Only in China, an event can’t do without perfect usherettes
“Since when, usherette become an indispensable part of meetings in China?” New Weekly posted the question in its official weibo on the “hell training” of usherettes for the up-coming Central China Expo to be held at Taiyuan City, Shanxi Province.
Like any other international ceremonies and meetings host in China, the Central China Expo is considered to be a big window for guests from around the world to embrace Chinese culture. Thus, usherettes aka “Miss Politeness” “Greeting Girls” have to be carefully selected and go through so-called hell training just to be eligible for receiving our leaders and guests.
(Usherettes training for the 2009 National Sports Meeting)
“nín hǎo, qǐng gēn wǒ lái (Hello, please follow me)” One of the most basic lines usherettes have to repeatedly practice as they bend 45 degree over while reaching out their right arms and wearing a standardized heartfelt smile – showing 8 teeth. In order to obtain the perfect manners and bearings, their training routine often includes ballet and folk dancing for overall posture, standing on heels with books on head for body stability, biting chopsticks for heartfelt smile, and knee binding or paper clasping for straight and close legs etc.
These young girls, mostly between the age of 17-22, spend more than 8 hours a day practicing standing elegantly, smiling and greeting, to best represent the image of the meeting/city and to impress the guests and the leaders. But except for our Chinese leaders as they have been used to our Chinese meeting etiquettes, can these efforts and their robotic beauty be appreciate by foreign guests?
I googled foreigners’ perception on this matter, and found this translated post where a foreigner named Alexander Brenner talked about his confusion on Chinese way of showing hospitality.
(Translated back to English)“Every time I see these omnipresent usherettes, I can’t help but think that isn’t this kind of disrespect to use these young ladies as displaying vases and make them stand and applaud to welcome guests (mostly males)? And isn’t it kind of wasting? Wouldn’t it be better for these females to do works that can generate actual benefits? Or can China maybe consider making regulations requiring the host to provide chairs and other learning materials so that they can sit down and do something meaningful when there is no guest coming? In short, this token of hospitality doesn’t work on someone like me who grow up in western culture, it actually has negative effects.”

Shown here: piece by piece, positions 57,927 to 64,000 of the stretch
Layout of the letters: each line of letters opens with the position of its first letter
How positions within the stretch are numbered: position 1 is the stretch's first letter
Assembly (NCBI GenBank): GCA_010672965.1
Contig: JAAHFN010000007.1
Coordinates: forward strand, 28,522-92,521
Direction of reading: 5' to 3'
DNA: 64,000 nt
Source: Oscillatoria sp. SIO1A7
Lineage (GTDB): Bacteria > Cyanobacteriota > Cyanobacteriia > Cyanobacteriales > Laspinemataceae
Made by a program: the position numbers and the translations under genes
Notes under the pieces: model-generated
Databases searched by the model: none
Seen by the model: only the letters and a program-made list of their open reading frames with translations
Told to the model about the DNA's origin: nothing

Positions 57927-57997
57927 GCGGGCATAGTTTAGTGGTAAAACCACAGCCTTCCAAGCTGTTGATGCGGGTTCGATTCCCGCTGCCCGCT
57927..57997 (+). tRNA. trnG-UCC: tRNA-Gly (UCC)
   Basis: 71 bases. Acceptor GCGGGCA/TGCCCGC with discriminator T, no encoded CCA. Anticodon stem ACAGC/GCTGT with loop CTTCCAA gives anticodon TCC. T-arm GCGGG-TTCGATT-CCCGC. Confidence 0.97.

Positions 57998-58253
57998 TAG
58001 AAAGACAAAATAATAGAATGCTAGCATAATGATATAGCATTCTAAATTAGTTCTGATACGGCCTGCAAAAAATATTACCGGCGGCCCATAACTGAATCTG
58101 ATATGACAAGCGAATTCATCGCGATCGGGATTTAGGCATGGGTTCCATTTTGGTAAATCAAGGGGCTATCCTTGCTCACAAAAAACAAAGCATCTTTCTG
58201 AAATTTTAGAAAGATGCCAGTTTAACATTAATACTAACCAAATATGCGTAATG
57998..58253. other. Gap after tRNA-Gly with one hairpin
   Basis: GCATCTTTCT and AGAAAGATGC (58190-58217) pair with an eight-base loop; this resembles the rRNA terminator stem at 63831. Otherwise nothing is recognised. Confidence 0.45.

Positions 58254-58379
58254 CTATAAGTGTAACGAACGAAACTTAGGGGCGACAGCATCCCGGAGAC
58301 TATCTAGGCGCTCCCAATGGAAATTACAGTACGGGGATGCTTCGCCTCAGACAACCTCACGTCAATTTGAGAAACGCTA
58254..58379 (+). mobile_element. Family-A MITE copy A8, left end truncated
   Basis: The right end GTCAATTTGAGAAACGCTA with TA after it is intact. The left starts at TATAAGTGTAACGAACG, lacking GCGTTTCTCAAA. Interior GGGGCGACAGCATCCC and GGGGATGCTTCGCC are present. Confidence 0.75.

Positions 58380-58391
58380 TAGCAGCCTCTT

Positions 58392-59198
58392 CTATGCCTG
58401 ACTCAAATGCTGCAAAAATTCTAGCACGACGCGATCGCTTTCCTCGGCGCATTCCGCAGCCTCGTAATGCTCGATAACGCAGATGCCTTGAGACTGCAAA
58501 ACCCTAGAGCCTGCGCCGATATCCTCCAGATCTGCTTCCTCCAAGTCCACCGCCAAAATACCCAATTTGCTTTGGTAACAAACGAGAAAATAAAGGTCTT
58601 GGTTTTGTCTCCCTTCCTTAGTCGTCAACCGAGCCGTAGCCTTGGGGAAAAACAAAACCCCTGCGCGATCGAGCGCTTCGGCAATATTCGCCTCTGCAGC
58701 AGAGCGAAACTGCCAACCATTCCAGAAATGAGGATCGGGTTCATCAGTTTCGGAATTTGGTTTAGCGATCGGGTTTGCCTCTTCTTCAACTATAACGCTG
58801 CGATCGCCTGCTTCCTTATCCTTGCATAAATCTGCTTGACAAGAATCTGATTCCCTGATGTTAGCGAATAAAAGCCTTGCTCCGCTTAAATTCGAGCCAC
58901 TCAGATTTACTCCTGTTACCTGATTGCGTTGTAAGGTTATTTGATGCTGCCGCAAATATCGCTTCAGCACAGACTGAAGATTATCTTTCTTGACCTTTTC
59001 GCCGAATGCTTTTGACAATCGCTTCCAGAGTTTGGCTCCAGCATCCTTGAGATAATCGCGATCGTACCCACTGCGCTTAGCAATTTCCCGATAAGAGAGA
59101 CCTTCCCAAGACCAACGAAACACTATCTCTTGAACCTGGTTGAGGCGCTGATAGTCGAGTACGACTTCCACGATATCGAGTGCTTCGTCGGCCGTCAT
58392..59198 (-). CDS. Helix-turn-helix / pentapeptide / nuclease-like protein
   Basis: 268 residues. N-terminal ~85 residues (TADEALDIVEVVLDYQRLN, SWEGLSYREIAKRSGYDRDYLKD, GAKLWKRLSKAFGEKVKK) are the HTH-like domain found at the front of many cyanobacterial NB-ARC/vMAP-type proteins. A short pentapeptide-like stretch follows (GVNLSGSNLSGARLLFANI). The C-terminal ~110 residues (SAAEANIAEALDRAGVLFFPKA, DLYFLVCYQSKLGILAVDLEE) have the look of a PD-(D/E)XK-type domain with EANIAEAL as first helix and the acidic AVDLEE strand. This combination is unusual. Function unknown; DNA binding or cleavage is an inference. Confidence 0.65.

On weibo, many netizens also expressed their disapproval on the obsession of perfecting usherettes. Selected from over 2500 comments on the New Weekly’s weibo entry:
@八运会：Chinese always like to exert ulmost effort on meaningless “face project”.
@常晅: The reason for bringing trivial stuffs into full play is that you get no saying at other places, your energy can only be used to make a fuss about every little things.
@小桃姑娘: Because this is the easiest part and requires no brain.
@大望：In fact, what attendees really care about is whether they can solve problems instead of how straight their can stand.
@petiteloulou : Using robots is more convenient!
So it is just another token of Chinese hospitality, or a perfect example of our obsession about “face” and formalism?
Other photos from the usherette training for the 6th Central China Expo.
(Usherettes for 2011 Guangzhou Asian Games)